|Publication number||US4958515 A|
|Application number||US 07/314,580|
|Publication date||Sep 25, 1990|
|Filing date||Aug 8, 1987|
|Priority date||Sep 13, 1986|
|Also published as||DE3631243A1, EP0323956A1, EP0323956B1, WO1988002108A1|
|Publication number||07314580, 314580, PCT/1987/348, PCT/DE/1987/000348, PCT/DE/1987/00348, PCT/DE/87/000348, PCT/DE/87/00348, PCT/DE1987/000348, PCT/DE1987/00348, PCT/DE1987000348, PCT/DE198700348, PCT/DE87/000348, PCT/DE87/00348, PCT/DE87000348, PCT/DE8700348, US 4958515 A, US 4958515A, US-A-4958515, US4958515 A, US4958515A|
|Inventors||Gerhard Bruggen, Winfried Keiper, Leo Steinke|
|Original Assignee||Robert Bosch Gmbh|
|Export Citation||BiBTeX, EndNote, RefMan|
|Patent Citations (12), Referenced by (3), Classifications (8), Legal Events (6)|
|External Links: USPTO, USPTO Assignment, Espacenet|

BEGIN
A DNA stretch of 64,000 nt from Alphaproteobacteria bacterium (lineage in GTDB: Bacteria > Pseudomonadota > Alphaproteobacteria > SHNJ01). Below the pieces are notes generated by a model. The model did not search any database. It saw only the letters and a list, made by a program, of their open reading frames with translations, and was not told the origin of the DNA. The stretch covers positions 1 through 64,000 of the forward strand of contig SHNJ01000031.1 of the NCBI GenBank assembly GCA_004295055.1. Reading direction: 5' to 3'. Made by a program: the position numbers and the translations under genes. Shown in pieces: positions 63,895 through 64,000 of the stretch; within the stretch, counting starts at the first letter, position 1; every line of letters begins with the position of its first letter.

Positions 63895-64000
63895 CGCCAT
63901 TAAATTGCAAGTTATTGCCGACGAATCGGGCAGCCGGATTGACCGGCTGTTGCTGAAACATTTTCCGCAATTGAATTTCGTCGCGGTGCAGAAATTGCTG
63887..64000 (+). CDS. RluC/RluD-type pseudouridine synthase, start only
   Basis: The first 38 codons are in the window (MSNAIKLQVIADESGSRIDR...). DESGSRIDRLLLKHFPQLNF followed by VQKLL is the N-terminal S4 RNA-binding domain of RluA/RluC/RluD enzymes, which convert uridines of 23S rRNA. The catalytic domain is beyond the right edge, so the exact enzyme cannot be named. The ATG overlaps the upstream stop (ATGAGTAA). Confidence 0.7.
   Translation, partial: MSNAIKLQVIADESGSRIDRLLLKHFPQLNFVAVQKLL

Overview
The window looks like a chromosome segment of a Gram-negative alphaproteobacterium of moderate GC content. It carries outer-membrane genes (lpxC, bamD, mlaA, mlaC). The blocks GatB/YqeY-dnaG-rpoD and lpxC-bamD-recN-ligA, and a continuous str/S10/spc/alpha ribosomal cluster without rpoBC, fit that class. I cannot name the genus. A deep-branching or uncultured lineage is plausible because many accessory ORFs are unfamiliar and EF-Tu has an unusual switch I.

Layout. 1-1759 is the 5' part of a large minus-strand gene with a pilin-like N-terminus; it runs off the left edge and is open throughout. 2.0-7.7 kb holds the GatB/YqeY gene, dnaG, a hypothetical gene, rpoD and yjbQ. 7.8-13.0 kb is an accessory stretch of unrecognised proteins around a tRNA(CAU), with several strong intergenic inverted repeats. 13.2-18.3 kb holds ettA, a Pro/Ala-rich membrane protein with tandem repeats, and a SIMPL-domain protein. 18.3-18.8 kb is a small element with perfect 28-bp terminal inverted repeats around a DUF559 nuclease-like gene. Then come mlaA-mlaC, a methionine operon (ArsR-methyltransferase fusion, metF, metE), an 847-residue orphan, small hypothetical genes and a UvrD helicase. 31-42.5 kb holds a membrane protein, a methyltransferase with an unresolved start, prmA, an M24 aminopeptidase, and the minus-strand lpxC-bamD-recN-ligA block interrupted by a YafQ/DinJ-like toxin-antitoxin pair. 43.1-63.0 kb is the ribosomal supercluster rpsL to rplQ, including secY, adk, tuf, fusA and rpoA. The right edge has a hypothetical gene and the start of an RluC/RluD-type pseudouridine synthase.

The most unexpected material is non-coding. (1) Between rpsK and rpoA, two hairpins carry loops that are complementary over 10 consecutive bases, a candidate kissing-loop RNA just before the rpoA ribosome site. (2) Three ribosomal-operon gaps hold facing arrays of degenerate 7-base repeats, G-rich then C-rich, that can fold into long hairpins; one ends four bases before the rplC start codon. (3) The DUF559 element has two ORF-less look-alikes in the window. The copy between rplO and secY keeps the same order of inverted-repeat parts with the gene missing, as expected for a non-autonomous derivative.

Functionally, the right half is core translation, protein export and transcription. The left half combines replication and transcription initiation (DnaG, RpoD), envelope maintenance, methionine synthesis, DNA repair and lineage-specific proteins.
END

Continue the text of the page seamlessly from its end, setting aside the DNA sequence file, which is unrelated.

The invention relates to a spark plug with a measurement device. In a known spark plug of this kind a pressure measurement device, which is connected with the combustion chamber, is arranged within the housing of the spark plug. However, it can determine only the combustion gas pressure. Occurring accelerations must be compensated for, since they falsify the measurement signals. In addition, it is known to arrange sensors at the spark plug for determining the knocking. However, these sensors are designed in such a way that they pick up narrow-band vibrations and transmit corresponding electric signals. These sensors must selectively measure the narrow range in which knocking occurs. In this case, also, only the sequence of the combustion process is monitored. The movement of mechanical parts such as valves, pistons, etc. cannot be determined. Their movement was previously measured individually by sensors arranged at a respective mechanical part.